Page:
On November 24-26, 2009 members of the European Jewish Congress (EJC) Executive Committee met with Russian President Dmitry Medvedev and Foreign Minister Sergey Lavrov in Moscow.
The participants discussed key challenges currently facing the European Community.
During the discussion with Minister Lavrov on November 24, the parties brought up a number of issues, including fighting xenophobia, racism and anti-Semitism, promoting tolerance in Europe, furthering disarmament and preventing nuclear catastrophe, and the need for preserving the historical truth about World War II and memories of past tragedies.
Minister Lavrov said, “We have a positive relationship with the European Jewish Congress on several levels and appreciate our cooperation. For next year we are planning to hold several joint events. First and foremost we are going to commemorate the series of memorial dates associated with the 65th anniversary of the end of the Second World War.”
On November 26 Russian President Dimitry Medvedev received a senior delegation from the European Jewish Congress (EJC). In his speech President Medvedev touched on matters of fighting anti-Semitism and xenophobia and the expansion of cross-cultural and interfaith dialogue in Russia and Europe.
In his turn, Dr. Moshe Kantor, President of the EJC, expressed his gratitude to the members of the Russian government for their continuous and comprehensive support of the EJC’s initiatives and projects and extended his appreciation to President Medvedev “[f]or promoting tolerance and reconciliation, especially among the young people of the largest country in Europe.”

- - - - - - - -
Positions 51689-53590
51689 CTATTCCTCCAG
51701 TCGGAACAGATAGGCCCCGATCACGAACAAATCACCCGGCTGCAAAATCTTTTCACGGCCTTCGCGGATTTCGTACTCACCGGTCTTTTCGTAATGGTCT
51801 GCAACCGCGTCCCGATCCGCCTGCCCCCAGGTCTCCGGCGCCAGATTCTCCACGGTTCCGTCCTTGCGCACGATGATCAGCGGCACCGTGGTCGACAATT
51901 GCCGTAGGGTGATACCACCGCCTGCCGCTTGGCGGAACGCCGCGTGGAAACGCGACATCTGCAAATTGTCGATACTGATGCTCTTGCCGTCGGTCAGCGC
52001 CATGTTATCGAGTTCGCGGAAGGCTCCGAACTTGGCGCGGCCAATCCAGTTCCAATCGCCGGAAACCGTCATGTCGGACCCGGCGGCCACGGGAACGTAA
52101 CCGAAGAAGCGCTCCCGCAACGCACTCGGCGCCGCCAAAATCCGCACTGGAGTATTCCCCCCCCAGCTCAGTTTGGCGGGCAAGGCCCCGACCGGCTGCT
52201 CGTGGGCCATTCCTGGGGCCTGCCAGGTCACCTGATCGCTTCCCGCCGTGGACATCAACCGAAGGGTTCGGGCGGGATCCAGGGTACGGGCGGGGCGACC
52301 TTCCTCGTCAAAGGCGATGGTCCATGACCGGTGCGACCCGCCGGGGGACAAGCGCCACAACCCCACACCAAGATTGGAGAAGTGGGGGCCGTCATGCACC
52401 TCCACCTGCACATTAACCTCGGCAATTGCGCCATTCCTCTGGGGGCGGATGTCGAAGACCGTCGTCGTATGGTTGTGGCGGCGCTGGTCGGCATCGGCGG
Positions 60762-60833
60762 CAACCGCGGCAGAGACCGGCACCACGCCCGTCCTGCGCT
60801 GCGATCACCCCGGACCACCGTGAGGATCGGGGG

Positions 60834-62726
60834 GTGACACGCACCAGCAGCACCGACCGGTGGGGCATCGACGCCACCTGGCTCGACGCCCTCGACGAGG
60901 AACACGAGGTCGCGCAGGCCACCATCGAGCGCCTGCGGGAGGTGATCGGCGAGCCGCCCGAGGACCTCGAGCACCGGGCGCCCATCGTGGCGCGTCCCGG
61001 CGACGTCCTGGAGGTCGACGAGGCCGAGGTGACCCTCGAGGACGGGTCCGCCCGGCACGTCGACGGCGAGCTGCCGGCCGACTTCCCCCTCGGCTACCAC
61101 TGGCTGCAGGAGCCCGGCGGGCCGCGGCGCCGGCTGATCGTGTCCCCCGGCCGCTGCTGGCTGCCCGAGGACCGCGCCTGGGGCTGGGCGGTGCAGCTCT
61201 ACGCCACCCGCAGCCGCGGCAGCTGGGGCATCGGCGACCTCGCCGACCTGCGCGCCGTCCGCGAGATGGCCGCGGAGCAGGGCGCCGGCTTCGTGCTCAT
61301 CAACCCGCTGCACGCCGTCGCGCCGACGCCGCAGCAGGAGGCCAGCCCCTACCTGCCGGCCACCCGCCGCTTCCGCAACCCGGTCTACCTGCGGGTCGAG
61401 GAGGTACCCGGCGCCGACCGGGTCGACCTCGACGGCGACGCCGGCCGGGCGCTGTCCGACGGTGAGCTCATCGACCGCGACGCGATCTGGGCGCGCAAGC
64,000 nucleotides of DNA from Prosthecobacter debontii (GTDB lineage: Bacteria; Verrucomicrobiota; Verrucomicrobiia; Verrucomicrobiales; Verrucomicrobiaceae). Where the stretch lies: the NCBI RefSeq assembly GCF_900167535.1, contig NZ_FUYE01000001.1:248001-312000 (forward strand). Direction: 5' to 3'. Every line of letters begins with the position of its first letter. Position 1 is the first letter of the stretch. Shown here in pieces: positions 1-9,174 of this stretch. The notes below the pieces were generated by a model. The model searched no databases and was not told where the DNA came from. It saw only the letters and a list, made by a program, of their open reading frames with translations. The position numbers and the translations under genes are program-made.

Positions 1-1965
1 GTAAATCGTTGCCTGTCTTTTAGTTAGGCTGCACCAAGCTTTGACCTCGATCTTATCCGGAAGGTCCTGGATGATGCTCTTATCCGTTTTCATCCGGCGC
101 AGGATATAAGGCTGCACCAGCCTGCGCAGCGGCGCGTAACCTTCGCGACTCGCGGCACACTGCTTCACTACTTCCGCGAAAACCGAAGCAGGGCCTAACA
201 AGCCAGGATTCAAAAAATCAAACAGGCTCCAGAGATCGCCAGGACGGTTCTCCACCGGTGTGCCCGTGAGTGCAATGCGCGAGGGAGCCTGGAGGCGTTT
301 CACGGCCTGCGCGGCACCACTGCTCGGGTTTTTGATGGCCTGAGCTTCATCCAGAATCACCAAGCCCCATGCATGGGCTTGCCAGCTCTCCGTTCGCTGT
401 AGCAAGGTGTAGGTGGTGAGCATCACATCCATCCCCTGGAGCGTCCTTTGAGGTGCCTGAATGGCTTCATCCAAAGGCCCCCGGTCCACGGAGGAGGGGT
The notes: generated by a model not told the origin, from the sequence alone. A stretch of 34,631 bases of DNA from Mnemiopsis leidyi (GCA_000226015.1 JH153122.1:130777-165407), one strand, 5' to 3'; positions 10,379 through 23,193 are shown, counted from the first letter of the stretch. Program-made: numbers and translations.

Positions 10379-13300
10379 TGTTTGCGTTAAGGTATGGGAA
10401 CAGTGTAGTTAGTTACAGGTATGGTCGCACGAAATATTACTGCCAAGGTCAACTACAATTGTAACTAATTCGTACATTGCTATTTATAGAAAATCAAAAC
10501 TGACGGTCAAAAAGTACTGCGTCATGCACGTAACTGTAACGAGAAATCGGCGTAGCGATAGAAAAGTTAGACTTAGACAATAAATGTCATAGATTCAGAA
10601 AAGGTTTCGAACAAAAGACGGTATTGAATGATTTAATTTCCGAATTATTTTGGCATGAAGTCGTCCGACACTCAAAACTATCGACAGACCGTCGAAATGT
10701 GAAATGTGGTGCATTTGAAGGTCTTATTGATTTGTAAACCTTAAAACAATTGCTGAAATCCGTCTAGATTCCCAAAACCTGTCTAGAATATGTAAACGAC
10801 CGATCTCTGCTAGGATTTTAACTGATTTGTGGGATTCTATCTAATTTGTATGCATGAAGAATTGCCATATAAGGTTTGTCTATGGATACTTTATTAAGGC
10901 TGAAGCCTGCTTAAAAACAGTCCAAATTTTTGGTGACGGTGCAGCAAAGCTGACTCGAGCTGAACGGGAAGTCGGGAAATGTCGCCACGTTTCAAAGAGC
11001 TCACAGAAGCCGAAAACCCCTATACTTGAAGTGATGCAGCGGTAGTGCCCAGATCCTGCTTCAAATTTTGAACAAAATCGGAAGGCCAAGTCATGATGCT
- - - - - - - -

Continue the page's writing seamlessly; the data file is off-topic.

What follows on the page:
During the meeting with the Russian President Dr. Kantor introduced a number of initiatives targeted at defending human rights, fighting xenophobia and anti-Semitism in modern society, strengthening tolerance in Europe and preventing nuclear catastrophe.
“The synergy between the dual concepts of security and tolerance is an unconditional requirement in today’s world […] In the current situation, Russia, the EU and the US need to establish a watchdog agency to counteract humanitarian threats in order to lay the groundwork for secure tolerance as an ongoing programme of practical measures,” Dr. Kantor said.
He continued, “The establishment of the an All-European University of Secure Tolerance in Central Europe may become a platform for a new political doctrine of international security.”
The EJC delegation approached President Medvedev with a proposal to officially declare January 27 a day in commemoration of the Red Army’s liberation of the Auschwitz-Birkenau death camp in order to reinforce recognition of the decisive role of the Soviet Union in the victory over Nazism.